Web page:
Baseball’s new trend: Saying ‘NO’ to ground balls
By Jake Seiner
AP Sports Writer
Josh Donaldson and Reggie Jackson stood off to the third base side of the batting cage, a pair of former American League MVPs discussing their craft in spring training. When the Blue Jays star hopped in to take his swings, Mr. October pulled out his phone to shoot video, a visual aid for his job as a special adviser to the Yankees.
“Josh’s swing, it’s something new and different,” the 70-year-old Jackson said. “I wanted him to interpret it for me.”
Donaldson is an early adopter to a growing big league trend — hitters fixated on producing fly balls. Or, as Donaldson put it recently on Twitter:
“Just say NO…. to ground balls.”
Donaldson put his career on the upswing by, well, swinging up, and he’s not alone. Toronto teammate Jose Bautista achieved stardom by adding some loft, and Chicago Cubs slugger Kris Bryant has prioritized hitting the ball in the air his entire career. Detroit’s J.D. Martinez and the Dodgers’ Justin Turner have made millions since deciding to shoot for the sky.
It doesn’t take an aerospace degree to see why. On ground balls in 2016, big league hitters had a .239 average and .258 slugging percentage. On line drives and fly balls combined, they hit .411 with a .785 slugging percentage.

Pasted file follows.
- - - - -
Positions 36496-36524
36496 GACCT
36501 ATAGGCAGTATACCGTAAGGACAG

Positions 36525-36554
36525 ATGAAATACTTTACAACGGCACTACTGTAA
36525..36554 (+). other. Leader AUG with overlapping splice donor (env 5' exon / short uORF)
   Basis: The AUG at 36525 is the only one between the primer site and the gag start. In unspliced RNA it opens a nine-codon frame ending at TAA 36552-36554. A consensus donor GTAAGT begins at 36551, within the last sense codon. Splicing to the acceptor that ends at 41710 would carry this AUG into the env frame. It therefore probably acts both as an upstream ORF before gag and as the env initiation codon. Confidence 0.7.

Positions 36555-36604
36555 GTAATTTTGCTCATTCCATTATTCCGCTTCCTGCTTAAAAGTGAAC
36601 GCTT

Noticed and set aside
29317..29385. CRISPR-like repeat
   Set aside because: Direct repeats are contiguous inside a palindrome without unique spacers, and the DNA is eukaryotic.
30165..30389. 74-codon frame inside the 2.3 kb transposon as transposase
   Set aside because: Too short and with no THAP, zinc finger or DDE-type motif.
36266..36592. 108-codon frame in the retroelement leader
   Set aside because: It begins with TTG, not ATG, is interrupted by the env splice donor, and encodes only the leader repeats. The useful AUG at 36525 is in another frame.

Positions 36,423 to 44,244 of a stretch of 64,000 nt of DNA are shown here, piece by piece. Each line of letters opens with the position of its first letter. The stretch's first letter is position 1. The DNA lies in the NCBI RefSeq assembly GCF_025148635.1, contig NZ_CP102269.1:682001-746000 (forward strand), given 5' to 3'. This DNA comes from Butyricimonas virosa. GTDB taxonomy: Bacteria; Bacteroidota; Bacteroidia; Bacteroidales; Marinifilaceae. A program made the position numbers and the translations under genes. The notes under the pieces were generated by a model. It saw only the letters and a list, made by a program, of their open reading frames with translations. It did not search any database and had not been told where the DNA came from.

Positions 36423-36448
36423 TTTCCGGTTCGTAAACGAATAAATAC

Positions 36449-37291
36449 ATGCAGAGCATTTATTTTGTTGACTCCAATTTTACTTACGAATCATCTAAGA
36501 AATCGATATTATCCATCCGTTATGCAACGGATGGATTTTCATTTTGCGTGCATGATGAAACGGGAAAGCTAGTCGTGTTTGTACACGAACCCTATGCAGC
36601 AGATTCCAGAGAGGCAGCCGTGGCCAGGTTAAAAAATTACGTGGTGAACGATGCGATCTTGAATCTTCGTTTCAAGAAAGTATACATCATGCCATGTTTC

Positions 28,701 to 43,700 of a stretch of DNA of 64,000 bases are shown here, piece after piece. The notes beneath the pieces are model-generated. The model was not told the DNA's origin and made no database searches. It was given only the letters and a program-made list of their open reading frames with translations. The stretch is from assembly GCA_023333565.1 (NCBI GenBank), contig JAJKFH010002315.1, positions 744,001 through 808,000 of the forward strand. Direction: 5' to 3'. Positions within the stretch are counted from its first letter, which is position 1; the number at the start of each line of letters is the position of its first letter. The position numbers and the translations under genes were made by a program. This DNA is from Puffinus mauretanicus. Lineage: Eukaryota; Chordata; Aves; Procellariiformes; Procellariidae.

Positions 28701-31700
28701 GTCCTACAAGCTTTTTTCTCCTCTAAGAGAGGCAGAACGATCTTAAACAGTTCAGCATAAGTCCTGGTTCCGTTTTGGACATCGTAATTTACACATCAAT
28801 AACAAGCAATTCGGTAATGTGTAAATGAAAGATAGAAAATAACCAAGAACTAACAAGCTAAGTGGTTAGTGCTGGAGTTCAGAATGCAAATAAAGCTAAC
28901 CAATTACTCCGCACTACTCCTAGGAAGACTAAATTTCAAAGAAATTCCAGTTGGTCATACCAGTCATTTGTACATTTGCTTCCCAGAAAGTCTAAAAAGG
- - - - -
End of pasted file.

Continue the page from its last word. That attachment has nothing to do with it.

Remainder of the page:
For those that want to dig deeper, there’s never been more to explore. Over the past two seasons, MLB.com posted data provided by Statcast, a tracking system that records the distance, speed and trajectory of batted balls.
The numbers make one thing clear — it’s good to hit the ball hard, but it’s better to hit it hard and high.
“I’ve done a lot of research,” Donaldson said. “I’m confident in what I do and I believe in it.”
Before the 2013 season, Donaldson re-engineered his swing with the help of Bobby Tewksbary, a hitting instructor whose playing career topped out in the independent Can-Am Association. The 33-year-old works out of a facility in Nashua, New Hampshire, and has helped a number of major leaguers, including Chris Colabello, A.J. Pollock and Matt Joyce.
Tewksbary is on a mission to make hitters better by debunking the axiom against swinging up. He felt his own career was hindered by the hitting instruction he got as a young player — he was always told to “swing down” on the ball.
“Johnny Little League coach says to swing down, get on top, and hitters will literally swing down,” he said.
Tewksbary thinks the terminology does more harm than good — and he’s not nearly the most famous dissenter of that baseball adage.
In his book The Science of Hitting, Ted Williams bemoaned that hitters “always heard that the ideal swing is level or ‘down.'” The Hall of Famer advocated a “slight upswing” because it “puts the bat flush in line with the path of the ball for a longer period.” That is, if the ball is traveling down from the pitcher’s hand to the catcher’s glove, the best chance at solid contact is to swing the bat on the same plane — up toward the pitcher’s release point.